Genetic diversity within and among three wild-type natural populations and one melanic laboratory population of Mythimna separata (Walker) (Lepidoptera: Noctuidae) were evaluated using amplified fragment length polymorphism (AFLP) analysis. Although extensive genetic diversity occurs among individuals from different geographic populations (P = 54.5%, h = 0.209, I = 0.305), the majority of the genetic diversity is within populations and not between populations (GST = 0.172), indicating high gene flow (NM = 2.403) and suggesting that M. separata in northern China are a part of a single large metapopulation. Genetic diversity in the natural populations was significantly higher than that in the melanic laboratory population (with P = 43.4% versus P = 25.9%, h = 0.173 versus h = 0.086, and I = 0.251 versus I = 0.127), suggesting that the melanic laboratory population is narrowly genetic-based and genetically uniform. Genetic similarities based on AFLP data were calculated, and cluster analysis was preformed to graphically display groupings between individuals and populations. Individuals from the same region were not grouped together in cluster analysis of three natural populations, whereas melanic individuals from laboratory population were grouped together very well. Four subpopulations were clustered into two broad groups. Melanic laboratory population became a single group, which had apparent differentiation from the other group in which three natural subpopulations were included. These results indicated that although high genetic variability existed among the individuals of natural populations, there was little genetic differentiation among three geographic populations that could be explained by the effects of the long distance migration of the oriental armyworm in China enhanced the level of gene flow. Influences of migration on the genetic polymorphism and differentiations that make a significant contribution to evolution in this insect are reviewed.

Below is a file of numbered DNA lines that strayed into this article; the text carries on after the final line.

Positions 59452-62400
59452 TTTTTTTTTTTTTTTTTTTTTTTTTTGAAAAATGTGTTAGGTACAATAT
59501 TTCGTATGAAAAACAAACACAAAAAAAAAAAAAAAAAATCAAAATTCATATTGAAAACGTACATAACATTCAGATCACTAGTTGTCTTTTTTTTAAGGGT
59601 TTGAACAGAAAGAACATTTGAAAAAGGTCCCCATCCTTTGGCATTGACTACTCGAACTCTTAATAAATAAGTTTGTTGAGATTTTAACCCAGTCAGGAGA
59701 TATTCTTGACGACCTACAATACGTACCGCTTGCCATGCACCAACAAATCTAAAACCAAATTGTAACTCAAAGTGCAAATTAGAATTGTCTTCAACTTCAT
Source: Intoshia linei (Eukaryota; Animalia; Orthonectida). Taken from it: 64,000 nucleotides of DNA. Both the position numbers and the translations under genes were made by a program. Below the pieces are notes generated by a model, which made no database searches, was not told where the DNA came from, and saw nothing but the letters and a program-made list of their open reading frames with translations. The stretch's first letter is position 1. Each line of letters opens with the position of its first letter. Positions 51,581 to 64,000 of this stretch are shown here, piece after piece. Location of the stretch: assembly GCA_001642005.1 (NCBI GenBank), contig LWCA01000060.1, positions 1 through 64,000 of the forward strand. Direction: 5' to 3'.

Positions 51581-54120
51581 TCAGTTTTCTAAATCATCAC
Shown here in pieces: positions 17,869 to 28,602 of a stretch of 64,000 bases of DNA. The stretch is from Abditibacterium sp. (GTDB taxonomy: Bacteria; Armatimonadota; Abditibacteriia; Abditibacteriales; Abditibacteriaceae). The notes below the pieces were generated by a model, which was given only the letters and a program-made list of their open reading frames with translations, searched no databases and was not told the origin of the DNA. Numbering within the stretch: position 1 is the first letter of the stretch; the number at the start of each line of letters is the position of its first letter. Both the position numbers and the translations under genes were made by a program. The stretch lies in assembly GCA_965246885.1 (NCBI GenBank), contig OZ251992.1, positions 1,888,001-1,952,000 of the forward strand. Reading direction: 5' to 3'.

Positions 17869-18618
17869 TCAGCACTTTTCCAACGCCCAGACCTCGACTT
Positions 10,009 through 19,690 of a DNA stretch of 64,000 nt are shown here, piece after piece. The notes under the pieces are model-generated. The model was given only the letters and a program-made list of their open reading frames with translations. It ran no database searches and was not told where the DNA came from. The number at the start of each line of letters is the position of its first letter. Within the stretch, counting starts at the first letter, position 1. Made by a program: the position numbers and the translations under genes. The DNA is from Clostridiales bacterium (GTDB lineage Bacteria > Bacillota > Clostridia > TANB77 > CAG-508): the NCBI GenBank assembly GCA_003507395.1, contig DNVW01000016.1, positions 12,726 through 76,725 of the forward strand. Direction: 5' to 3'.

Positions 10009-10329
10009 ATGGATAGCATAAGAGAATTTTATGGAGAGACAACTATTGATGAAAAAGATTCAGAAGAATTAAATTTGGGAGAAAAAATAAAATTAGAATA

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Vol. 100 • No. 5